#3
Ditto. You won't be encountering ant Bm7(b5) chords in metal. Why do you want to know?
Dorkus.
#4
Learn something in drop D tuning makes it sound heavier look at the tabs. Look up tabs for bands you like.
#7
This one is good.

G-2
B-3
E-1

and then you can move that pattern. Another good one is

G-3
B-2
E-1

I don't know the names for these chords, but they sound kickass!

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#8
Quote by m4l666
This one is good.

G-2
B-3
E-1

and then you can move that pattern. Another good one is

G-3
B-2
E-1

I don't know the names for these chords, but they sound kickass!



??
Dorkus.
#9
Quote by Graveworm
What are some good chords for metal to learn?

A lot of metal is based on powerchords because of the distortion used, but one thing I like to do is include clean passages (similar to Opeth) with interesting chords. Personally, I like altered dominant chords, half-diminished seventh chords, minor ninth chords and suspended chords. I will sometimes use modal passages as well; I like Lydian and Phrygian. my favorite mode is Locrian but I only write with it rarely.
#10
You've got your standard 5ths 1,5,8. Played on the A string you can also play the the note above on the E string which is a lower octave of the 5.

then you're got major and minor thirds - these are usually two note - technically not chords. Think of the opening of Creeping Death by Metallica.

Then there's the 1 sharp 5 and the 1 flat 5

also sus2 chords can sound good to - -like A, E, B

regular major and minor chords can also work in metal

I was playing something heavy sounding today and using 1,3,7 - like G, B,F# or C, E, B - -sounded pretty cool - -very dissonant with distortion but still works for me. Great for a transition to a standard power chord. If you do a G, B, F - - it sounds a bit more blues-ey. These are all on the 3 low strings, btw.
Last edited by GoDrex at Jul 14, 2008,
#11
D# --------
A# --------
F# --------
C# ---0---
G# ---0---
G# ---0---
Last edited by haz_uk at Jul 14, 2008,
#14
Quote by Shortcut
Ditto. You won't be encountering ant Bm7(b5) chords in metal. Why do you want to know?



You obviously havent listened to much metal.

Anyway, chords for metal?

D-3
A-2
E-1
(and variations of that are pretty common)

D-9
A-7
E-5

D-7
A-9
E-5

Mess around with shapes, see what sounds good. Learn songs from bands you like, all that.
Quote by MoogleRancha
It's like Fenriz and J. Read

"I'm so happy to love metal and stuff"

"I AM metal"
#17
Quote by jetfuel495
drop c ftw


nah, half step down with a drop G# ftw :p
#19
Xsus4 (no 5th)
Xminor (no 5th)

I like both of those in place of regular power chords.
“Science cannot solve the ultimate mystery of nature. And that is because, in the last analysis, we ourselves are part of nature and therefore part of the mystery that we are trying to solve.”


-Max Planck

☮∞☯♥
#21
Not trying to hijack the thread but to D, everytime I see "there is no such thing as E# and B#,thats very basic music theory" in your sig I let out good chuckle.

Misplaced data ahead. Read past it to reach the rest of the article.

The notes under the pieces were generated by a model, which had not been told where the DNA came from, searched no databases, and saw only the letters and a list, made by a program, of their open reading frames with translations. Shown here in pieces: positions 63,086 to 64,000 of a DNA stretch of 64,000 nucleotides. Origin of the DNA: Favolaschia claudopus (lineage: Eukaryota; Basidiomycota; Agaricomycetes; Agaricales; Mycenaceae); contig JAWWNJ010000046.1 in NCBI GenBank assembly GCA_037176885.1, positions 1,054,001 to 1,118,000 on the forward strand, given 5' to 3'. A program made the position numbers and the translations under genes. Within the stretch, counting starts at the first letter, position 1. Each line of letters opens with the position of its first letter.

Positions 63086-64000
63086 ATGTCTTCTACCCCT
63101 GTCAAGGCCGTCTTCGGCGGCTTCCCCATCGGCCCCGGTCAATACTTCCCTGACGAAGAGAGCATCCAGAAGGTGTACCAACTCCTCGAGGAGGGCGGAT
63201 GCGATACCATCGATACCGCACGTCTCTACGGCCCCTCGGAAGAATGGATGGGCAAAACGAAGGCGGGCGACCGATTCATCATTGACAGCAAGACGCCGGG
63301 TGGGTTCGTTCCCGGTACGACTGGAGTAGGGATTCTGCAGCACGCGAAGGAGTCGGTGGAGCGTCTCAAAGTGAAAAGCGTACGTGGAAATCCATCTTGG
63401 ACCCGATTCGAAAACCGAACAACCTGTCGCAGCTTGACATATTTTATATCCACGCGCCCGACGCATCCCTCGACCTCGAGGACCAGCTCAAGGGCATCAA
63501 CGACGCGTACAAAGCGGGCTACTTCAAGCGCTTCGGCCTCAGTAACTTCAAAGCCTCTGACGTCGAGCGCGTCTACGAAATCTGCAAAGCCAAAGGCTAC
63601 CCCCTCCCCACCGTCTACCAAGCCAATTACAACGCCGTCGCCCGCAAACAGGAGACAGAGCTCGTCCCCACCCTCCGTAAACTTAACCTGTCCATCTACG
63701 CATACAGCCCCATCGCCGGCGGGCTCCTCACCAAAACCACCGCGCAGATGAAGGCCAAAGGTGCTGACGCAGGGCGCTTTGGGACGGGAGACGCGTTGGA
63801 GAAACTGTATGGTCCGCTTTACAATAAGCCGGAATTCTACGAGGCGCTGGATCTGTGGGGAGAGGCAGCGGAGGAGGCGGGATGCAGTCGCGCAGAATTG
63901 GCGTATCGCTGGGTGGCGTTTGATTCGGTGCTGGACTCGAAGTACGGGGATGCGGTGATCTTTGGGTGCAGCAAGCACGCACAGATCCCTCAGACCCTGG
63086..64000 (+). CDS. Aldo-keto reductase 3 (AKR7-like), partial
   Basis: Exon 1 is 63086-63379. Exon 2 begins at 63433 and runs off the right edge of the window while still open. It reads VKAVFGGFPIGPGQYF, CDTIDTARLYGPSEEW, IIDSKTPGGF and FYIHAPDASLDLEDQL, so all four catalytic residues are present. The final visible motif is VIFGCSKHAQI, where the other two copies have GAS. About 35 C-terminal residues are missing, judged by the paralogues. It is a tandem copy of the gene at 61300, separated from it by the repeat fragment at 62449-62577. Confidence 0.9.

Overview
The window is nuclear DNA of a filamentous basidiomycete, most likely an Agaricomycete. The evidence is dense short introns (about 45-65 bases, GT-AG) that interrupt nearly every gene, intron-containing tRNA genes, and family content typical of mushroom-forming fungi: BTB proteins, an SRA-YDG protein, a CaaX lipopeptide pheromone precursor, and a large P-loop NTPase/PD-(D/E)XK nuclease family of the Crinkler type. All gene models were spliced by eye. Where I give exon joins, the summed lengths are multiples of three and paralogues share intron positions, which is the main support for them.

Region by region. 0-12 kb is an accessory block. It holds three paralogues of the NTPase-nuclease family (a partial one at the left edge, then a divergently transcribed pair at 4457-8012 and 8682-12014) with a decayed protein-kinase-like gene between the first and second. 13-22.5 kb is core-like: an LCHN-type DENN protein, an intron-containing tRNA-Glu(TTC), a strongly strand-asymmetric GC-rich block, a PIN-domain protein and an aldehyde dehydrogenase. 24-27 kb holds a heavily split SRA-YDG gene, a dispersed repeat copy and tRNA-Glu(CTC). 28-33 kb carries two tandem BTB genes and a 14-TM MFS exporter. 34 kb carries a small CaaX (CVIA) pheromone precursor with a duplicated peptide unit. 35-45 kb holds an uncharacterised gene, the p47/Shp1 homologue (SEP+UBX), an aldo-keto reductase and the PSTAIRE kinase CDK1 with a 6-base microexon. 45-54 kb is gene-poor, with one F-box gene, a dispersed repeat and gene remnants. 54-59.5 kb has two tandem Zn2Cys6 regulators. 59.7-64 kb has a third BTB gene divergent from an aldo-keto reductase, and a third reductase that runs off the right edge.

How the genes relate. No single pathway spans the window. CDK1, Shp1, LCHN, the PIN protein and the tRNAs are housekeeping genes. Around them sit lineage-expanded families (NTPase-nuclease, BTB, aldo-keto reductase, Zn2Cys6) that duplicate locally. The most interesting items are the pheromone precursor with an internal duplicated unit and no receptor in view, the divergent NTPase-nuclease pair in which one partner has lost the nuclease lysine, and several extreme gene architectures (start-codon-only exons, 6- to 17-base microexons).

#22
The devil chord.. It's a secret though.
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#23
Quote by rockadoodle
Not trying to hijack the thread but to D, everytime I see "there is no such thing as E# and B#,thats very basic music theory" in your sig I let out good chuckle.

Oddly enough, I just got rid of it because it's time for a new quote at some point.
#25
uh oh... they knows em nasty tritones...

anyways for a start learn your E and F power chords... palm mute the crap out of them and chug away. Then tune your guitar so low than your strings turn into the Devil's spaghetti! That's the only way to achieve the metal sound.

(take this post with a grain of salt and a boatload of sarcasm)
#26
i use "all" the chords in metal, i don't see why everyone thinks you can only use 5ths. if you know what you're doing you can use any chord and make it sound good. in fact, if you use say an Em7 and it sounds bad, it's probably because you're using too much distortion.
#27
And if you need to use heavy distortion, use the In Flames technique of breaking up chords between two guitarists.


Guitar 1:
A-5-
E-3-

Guitar 2:
G-3-
D-5-


That yields a Gm chord. I use this technique in "Song 2" in my profile.

The other thing to do is play distorted power chords on one guitar and clean arpeggios on top with another guitar.

A third thing to do is play a power chord and then, on the same guitar, pick the high E and B strings and let them ring. This is most effective in the key of Em, which most metal is in,
#28
Quote by _brandon
diminished? octavia? wholetone? minor? evil demonic metal chords in Z#?


DROP Z TUNING!
#29
Quote by bangoodcharlote
And if you need to use heavy distortion, use the In Flames technique of breaking up chords between two guitarists.


Guitar 1:
A-5-
E-3-

Guitar 2:
G-3-
D-5-
Damn, I thought I was cool. I've been doing the same thing but with closed voicings(root+fifth on one guitar, third+octave on other guitar).

Anyway, this is also just about the only way to get extended chords in without getting ridiculously muddy.

Also, TS, it's not so much about individual chords, but chords in relation to the general tonality. For instance, an Fm chord by itself is well, just Fm. But if you're playing an Am progression and you shove in an Fm(vi) you get a very dark sound.